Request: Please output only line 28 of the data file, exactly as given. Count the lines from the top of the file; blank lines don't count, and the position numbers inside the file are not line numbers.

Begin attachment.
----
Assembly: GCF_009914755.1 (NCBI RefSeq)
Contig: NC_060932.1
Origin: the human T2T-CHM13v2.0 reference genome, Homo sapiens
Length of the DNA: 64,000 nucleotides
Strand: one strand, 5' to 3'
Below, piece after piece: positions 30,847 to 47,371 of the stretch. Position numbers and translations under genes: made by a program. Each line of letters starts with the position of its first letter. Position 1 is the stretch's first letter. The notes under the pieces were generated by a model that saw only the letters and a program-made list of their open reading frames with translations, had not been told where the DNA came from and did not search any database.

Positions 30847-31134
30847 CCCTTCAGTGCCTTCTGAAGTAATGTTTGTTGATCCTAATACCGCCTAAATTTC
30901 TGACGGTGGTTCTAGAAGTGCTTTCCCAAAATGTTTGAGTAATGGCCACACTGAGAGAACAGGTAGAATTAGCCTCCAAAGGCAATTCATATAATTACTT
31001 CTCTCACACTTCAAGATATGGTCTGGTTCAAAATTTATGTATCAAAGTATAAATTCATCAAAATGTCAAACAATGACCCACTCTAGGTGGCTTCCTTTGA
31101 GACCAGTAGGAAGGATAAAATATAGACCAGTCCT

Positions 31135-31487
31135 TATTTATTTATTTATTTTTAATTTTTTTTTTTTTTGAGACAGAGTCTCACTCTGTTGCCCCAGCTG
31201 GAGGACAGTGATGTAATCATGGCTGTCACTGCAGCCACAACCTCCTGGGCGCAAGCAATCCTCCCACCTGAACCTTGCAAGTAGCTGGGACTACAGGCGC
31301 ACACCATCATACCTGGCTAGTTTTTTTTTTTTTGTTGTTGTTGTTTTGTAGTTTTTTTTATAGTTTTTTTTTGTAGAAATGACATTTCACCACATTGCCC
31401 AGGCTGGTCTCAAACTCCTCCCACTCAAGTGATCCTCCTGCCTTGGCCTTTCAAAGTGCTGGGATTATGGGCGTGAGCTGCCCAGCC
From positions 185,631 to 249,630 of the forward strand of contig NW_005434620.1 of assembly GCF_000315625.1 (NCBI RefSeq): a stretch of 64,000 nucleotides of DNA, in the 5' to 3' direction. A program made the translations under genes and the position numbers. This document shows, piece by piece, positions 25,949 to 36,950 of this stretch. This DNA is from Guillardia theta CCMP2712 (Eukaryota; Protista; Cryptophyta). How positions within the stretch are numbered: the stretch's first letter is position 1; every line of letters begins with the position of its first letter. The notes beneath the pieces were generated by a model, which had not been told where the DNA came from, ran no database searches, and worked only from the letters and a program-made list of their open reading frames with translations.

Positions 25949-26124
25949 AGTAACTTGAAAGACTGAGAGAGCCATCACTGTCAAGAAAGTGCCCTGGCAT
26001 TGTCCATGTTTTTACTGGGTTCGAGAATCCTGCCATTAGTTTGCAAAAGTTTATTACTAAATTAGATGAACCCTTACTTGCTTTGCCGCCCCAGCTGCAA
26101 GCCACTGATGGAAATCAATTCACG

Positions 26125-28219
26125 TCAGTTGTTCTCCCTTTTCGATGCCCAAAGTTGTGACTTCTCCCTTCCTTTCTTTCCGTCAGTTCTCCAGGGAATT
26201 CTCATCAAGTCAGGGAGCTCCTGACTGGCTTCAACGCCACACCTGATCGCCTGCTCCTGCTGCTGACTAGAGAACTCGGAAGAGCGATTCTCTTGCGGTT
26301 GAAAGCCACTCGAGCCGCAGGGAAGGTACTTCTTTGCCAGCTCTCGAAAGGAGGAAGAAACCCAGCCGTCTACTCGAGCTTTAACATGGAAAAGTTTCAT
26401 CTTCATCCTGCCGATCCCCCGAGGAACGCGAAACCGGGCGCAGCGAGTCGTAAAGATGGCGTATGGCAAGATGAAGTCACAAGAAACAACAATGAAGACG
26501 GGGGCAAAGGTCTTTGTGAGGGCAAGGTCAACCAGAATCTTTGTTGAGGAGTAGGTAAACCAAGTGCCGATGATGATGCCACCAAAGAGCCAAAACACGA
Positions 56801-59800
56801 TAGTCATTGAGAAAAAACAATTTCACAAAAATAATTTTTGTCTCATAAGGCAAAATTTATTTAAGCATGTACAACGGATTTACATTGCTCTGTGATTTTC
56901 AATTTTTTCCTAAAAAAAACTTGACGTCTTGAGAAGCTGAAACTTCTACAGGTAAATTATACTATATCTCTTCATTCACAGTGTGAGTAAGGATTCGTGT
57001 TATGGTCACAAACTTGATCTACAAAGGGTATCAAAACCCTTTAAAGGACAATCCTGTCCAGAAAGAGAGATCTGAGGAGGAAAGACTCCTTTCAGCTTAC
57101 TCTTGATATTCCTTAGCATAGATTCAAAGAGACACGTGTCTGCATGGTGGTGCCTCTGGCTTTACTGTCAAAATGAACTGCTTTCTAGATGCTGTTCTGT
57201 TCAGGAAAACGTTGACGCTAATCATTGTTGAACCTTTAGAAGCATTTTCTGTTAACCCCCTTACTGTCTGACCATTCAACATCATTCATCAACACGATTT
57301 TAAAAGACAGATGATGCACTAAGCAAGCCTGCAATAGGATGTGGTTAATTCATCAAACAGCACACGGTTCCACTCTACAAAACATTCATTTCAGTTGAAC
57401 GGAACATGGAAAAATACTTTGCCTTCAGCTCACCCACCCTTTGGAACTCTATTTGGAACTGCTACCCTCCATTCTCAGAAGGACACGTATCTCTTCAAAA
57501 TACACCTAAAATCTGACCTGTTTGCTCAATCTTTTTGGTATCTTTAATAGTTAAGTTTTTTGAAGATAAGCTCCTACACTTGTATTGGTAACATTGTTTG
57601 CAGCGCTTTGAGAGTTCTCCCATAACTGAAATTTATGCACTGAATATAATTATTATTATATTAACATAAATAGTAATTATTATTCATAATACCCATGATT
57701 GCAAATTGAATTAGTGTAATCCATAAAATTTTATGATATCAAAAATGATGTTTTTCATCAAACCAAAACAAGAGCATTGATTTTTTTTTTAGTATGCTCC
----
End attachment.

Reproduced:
Positions 56801-59800